The argument for owning more stocks with age.
A Radical Idea
This Monday, the fund-industry publication Ignites drew my attention to a paper called "Reducing Retirement Risk with a Rising Equity Glide-Path." The authors, Wade Pfau and Michael Kitces (the latter is an occasional Morningstar.com contributor), advocate just what the title suggests, that retirees would be best off increasing their equity allocation over time. To use the nomenclature of target-date funds, they should adopt a rising glide path.
My immediate thought was Dow 36,000. Sell the stock market gospel into a hot market by telling the audience what it wishes to hear. But such is not the case. Neither author has a history of publishing crowd-pleasers. Rather, the two typically write detailed and relatively arcane articles about financial planning, such as variable income withdrawal rates, the use of intermediate annuities during retirement, or how financial advisors should be regulated. Fast-talking marketers they are not.
To state upfront: The paper doesn't successfully make its case. That will be clear later in this column, when I post the numbers. However, it is a useful exercise that offers instructive points. Thanks to the authors for providing six pages' worth of excellent tables!
The intuition for a rising glide path is straightforward. Retirees who own a mix of stocks and bonds are safe if stocks perform reasonably well throughout the retirement period. They also are in good shape if stocks thrive during the early years of retirement, but then slide in the later years. The big bulge afforded by the early bull market plumps up the portfolio so that it can withstand the lean that follows. The primary danger to retirees, then, comes from an early bear market--when stocks are whacked shortly after the investor retires.
In which case, argue the authors, retirees are best off raising their stock allocation. The immediate market decline shrinks the size of the initial nest egg, so that annual income withdrawals become a higher percentage of the principal. The portfolio needs market appreciation to nurse it back to health. The more stocks, the likelier it is that health will be recovered. (This principle holds true if stock returns are fully independent--meaning that a series of losses improve the chances of upcoming gains--but the effect is even stronger if stocks are mean-reverting, which historically has been the case.)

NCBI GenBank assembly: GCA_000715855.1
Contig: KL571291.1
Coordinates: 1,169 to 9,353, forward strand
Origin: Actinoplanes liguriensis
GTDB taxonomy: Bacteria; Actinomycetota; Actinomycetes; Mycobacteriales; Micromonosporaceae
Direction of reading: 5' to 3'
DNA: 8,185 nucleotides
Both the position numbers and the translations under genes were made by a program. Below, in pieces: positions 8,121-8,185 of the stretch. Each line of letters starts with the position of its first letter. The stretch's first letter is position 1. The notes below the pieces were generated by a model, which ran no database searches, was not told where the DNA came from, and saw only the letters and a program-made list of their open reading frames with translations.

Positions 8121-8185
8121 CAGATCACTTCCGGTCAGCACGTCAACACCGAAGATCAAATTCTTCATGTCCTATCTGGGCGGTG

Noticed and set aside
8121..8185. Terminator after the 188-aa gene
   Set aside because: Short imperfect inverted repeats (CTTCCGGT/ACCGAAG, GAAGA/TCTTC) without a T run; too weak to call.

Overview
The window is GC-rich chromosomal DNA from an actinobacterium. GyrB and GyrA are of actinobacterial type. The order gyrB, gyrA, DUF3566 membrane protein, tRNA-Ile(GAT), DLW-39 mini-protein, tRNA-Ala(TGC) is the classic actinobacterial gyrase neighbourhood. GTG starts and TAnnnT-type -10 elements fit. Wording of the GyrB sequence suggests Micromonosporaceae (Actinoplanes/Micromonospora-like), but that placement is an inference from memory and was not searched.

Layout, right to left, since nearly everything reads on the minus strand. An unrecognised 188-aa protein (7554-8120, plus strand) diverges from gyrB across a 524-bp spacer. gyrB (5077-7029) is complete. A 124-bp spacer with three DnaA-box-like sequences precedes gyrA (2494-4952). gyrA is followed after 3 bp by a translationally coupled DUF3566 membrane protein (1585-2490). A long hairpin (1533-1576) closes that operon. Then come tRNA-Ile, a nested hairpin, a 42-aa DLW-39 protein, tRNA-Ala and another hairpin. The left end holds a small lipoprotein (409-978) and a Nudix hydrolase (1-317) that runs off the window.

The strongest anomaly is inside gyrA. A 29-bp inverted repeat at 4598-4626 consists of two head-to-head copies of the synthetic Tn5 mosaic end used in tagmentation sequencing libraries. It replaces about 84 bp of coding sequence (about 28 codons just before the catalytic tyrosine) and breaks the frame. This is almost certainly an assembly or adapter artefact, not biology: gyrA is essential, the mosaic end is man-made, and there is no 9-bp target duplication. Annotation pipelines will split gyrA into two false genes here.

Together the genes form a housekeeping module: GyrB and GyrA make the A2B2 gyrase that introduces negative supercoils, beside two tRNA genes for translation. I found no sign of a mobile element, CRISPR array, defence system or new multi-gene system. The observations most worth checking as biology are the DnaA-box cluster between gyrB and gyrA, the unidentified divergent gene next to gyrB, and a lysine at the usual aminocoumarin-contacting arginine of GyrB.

The authors test the thesis under only high withdrawal rates--4% per year (expressed as a percentage of the initial wealth, adjusted each year by the amount of inflation) and 5%. Even the lower of the two is an aggressive target given today's stock and bond valuations.*
*Yes, I know, I have argued that 4% is a reasonable rate. But that argument assumes a flexible withdrawal strategy, rather than the fixed and immutable 4% per year that is used in this paper's model.
The paper shows simulation results for these two withdrawal rates for three capital-market expectations: 1) the historical data from 1926-2011; 2) an estimate from financial planner Harold Evensky that slashes expected stock returns by 300 basis points per year and bonds by 80 basis points; and 3) an even-more conservative forecast that cuts stock returns slightly further and takes bonds' real returns to nothing.